Summer Hiking

Summer Hiking
Mt. Constitution

Sunday, May 13, 2012

Missing my Mom on Mother's Day

Patricia McLaughlin wrote in her column in the Tribune today, "Mothers can be so annoying....until you don't have one."  She wrote about the quirkiness of mothers - "one day you're a 9-pound handful that can't do anything but eat, sleep, cry, soil its diapers and spit up all over its clean onsie.  And minutes later, or so it may seem to your mother, you're a grown-up with a house, career and family of your own and all sorts of cockeyed ideas about how things ought to be and done.  For years and years, it's your mother's job to worry about you:  homework, eating right, brushing your teeth, hanging out with the wrong crowd, etc  How can she stop just because you've grown up?"  When I was a little girl my mother told me what to wear, what to do in my leisure time (embroidery, not read), who to play with, how often to go to Confession.  She didn't know how to tell me about female things, just showed me a sanitary napkin and said "you'll have to wear these every month, once a month, for the rest of your life."  She wasn't the first to tell me to wear deodorant, nor how babies were made.  She was a great cook, but never showed me how to bake a pie.  She was stoic, not affectionate, but I did see her cry once in awhile.  She had a tenderness that came out in her actions, not words.  She showed her love by doing the things she did well - baking, sewing, quilting, cleaning!!  Oh my how I appreciated her work to help me clean my house in Clarkston, both Clarkston houses - the one on 7th Street and then in 2002, the one on Chestnut Street.  I was 40 years old and she spent 3 days helping clean my house during the day, then washing windows and weeding the flower beds in the evening.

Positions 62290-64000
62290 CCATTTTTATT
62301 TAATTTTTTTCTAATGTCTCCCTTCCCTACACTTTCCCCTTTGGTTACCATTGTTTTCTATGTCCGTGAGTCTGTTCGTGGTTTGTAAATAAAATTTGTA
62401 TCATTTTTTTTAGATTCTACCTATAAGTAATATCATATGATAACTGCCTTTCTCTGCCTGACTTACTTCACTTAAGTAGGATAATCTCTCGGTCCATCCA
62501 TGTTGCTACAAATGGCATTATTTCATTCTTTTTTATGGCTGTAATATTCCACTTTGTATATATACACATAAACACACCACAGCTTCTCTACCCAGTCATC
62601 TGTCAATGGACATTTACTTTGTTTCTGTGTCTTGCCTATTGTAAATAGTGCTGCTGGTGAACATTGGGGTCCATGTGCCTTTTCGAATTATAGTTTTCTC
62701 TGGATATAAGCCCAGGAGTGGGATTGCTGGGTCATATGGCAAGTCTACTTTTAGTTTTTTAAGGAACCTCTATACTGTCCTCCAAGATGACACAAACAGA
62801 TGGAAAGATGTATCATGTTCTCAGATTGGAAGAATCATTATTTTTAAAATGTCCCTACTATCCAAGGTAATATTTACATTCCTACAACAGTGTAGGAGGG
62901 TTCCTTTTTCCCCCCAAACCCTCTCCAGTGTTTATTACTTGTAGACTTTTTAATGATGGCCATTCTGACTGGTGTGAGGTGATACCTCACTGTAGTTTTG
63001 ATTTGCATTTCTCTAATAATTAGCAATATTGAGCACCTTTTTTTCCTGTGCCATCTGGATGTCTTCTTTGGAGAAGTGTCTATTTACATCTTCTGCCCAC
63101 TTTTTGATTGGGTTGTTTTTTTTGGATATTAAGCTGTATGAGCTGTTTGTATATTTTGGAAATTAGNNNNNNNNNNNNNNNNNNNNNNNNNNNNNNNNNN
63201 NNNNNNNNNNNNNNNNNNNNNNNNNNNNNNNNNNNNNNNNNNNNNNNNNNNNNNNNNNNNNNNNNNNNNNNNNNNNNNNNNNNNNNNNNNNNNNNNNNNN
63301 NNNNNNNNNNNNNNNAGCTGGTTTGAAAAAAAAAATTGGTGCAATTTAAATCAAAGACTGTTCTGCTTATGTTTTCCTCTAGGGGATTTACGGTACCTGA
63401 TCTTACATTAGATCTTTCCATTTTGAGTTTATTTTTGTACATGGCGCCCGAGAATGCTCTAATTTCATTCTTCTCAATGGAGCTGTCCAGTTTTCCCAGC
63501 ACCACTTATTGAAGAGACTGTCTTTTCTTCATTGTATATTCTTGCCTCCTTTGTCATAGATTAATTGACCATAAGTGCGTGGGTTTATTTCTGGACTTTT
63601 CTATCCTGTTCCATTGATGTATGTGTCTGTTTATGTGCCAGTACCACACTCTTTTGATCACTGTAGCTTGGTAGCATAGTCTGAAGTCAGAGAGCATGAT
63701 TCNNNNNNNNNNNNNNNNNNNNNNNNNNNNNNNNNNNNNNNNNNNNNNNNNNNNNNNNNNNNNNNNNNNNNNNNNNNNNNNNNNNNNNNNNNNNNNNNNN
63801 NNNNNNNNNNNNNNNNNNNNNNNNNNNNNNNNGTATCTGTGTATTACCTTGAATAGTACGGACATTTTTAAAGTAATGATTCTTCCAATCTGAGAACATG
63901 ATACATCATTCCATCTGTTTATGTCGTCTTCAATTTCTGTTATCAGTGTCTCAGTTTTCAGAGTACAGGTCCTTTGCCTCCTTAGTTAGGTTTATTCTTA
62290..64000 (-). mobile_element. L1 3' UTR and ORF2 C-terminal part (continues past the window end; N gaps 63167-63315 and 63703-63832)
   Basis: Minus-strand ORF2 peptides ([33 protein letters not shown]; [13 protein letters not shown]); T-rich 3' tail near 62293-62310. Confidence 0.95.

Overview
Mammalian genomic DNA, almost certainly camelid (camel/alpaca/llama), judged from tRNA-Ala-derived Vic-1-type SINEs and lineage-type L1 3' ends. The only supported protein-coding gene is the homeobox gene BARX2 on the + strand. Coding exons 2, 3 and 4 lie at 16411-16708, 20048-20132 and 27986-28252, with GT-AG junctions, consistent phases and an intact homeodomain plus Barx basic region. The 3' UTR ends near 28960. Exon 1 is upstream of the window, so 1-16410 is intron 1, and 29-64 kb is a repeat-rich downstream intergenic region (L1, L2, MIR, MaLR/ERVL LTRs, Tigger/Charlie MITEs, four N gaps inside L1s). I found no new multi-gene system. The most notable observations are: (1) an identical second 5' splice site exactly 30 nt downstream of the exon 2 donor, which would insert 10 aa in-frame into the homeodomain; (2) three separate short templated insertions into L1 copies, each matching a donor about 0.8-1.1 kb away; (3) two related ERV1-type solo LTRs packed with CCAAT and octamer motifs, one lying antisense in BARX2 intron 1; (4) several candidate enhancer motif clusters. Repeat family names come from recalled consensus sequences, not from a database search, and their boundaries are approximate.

Mom, at Karen & John's Wedding, May, 1992

If you attended Mass today you listened to Jesus words in John's gospel, telling us to love one another as He has loved us.  It seems so appropriate to read that gospel today, on Mother's Day, because it surely was the prayer of my mother that we siblings love one another.  She, in her own way, laid down her life for us over and over again.  At some point she stopped telling me what to do, but I don't think she ever stopped worrying.  Patricia McLaughlin wrote about a conversation with her mother, "I worry about you because I love you, she'd say, when I'd complain that she didn't need to worry so much.  I think of all my telephone conversations with her when I knew she was worried about Carole's illness, or Joan's attempts to find a job, or Karen's financial struggles, or Connie and Garry's crops, or Marilyn walking the icy streets of Spokane delivering papers, or Maureen's fertility challenges, or Larry's babies not yet baptized, or yet another stressful assignment for Don.  I wonder if I told her not to worry so much or maybe she told me that she and Dad sent money to the missionaries so they would pray for all the things she worried about. Today I know I miss being worried about.

Thank you Mom for loving me and worrying about me!


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